To add the new component to the Component Palette, we must install the designtime package into the IDE. That's easily done using its context menu: "Install". The IDE will now load the designtime package and tell you that a new component called "TMyButton" has been registered.
Switch to the Component Palette (Ctrl-Alt-P) to verify that, yes, there is a new group called "My Components" and that it contains (drum roll...) TMyButton! Hmm, no, something is wrong... There is no such group and no such component! Has the IDE been lying?
If you look closer, you will see that there aren't any components at all. The reason for this is that the IDE is (trying to be) clever: You have not selected any form so you don't really need any components.
Let's just create a new VCL application to verify this theory: Select "New -> VCL Forms Application - Delphi for Win32" from the "File" menu. The IDE will ask you to save your changes to the packages (do it) and then create the project, automatically creating the first form for us. Now, look at the Component Palette again! (Drum roll....) There we go: A group called "My Components" containing "TMyButton".
An Example Application
So now we have got the packages and just created a new application. Let's use that to demonstrate how to deploy an application with our runtime packages.
Add a TMyButton component to the form. Add an OnClick event with the following code
procedure TForm1.MyButton1Click(Sender: TObject); begin MyButton1.Caption := 'clicked'; end;
(Of course in a real life application you would give Form1 and MyButton1 some meaningful names.)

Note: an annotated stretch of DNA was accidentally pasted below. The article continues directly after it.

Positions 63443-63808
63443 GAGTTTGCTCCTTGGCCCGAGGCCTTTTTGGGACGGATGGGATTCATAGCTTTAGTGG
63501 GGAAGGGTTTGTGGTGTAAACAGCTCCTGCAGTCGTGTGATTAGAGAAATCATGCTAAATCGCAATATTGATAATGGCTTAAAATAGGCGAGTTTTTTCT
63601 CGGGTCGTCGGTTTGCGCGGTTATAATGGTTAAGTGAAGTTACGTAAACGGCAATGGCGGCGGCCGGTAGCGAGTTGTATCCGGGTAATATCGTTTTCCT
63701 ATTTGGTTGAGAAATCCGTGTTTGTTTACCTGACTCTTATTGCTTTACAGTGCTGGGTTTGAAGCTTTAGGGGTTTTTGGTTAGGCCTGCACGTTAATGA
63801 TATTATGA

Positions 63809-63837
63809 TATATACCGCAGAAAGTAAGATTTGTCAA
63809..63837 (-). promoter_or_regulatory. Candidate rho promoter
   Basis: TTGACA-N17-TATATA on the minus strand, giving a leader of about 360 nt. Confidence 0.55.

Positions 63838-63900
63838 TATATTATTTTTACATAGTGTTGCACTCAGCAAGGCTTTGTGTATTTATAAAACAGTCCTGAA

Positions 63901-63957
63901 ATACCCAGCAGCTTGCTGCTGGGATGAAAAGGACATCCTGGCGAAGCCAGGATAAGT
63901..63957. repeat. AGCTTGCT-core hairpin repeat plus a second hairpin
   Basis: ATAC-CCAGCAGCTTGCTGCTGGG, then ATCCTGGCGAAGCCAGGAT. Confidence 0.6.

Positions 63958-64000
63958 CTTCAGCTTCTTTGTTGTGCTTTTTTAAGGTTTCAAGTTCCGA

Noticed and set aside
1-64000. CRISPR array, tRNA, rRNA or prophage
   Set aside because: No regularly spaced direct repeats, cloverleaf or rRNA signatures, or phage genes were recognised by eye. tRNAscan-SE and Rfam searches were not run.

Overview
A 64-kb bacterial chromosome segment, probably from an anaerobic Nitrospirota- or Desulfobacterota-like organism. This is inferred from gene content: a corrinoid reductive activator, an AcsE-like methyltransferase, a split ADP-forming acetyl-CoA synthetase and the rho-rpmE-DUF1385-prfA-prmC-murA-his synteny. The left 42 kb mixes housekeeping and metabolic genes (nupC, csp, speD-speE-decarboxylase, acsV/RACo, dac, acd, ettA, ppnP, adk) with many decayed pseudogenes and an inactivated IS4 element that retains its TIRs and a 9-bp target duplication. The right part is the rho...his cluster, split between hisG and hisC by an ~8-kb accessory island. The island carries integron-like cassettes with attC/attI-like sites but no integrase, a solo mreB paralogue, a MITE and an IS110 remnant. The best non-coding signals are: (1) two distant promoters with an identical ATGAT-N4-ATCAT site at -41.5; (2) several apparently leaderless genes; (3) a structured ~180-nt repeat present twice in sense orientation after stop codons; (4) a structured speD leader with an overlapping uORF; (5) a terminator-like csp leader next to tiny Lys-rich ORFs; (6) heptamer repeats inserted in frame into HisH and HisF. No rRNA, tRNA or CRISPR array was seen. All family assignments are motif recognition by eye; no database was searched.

... with Runtime Packages
Save it, compile it, run it. Stop! No, it doesn't compile, why is that?
Even though we have added the packages to the IDE we have not added the MyPackage directory to the search path so the compiler cannot find the unit "de.dummzeuch.MyButton".
Now is the time for a decision: Do we want to compile using runtime packages or not? If we use runtime packages, everything will work, but we must deploy the executable with the packages otherwise it won't even start. If we do not use runtime packages, we will have to add to the search path.
I'll decide for you: You want runtime packages. So open the Project Options, switch to the "Packages" page and set the checkmark for "Build with runtime packages". Have a look at the packages listed below that (click the "..." button). It should contain "MyPackage", probably right at the end. Close both dialogs with OK.
Save it, compile it, run it. Yes, it works now, but why? If you build with runtime packages the compiler will use the .dcp files of all included packages to search for missing units. Our MyPackage.dcp contains de.dummzeuch.MyButton, so now it can compile.
As said before, since we built with runtime packages, we must deploy them with the application. In our simple case it should be enough to include the packages rtl100, vcl100 and MyPackage100. To test this, you need a computer that does not have Delphi on it. Copy the packages and the executable to one directory and start it. If something is missing, the program loader will complain and tell you which other packages are needed.
You do not need any designtime code, so the DclMyPackage package is not deployed. Since it contains references to the DesignIDE package, which you are not allowed to distribute, that would violate the licence.
This is the real reason why you should from the beginning divide your packages and units into designtime and runtime code. If you try that at the end, you will probably find it much more difficult to do.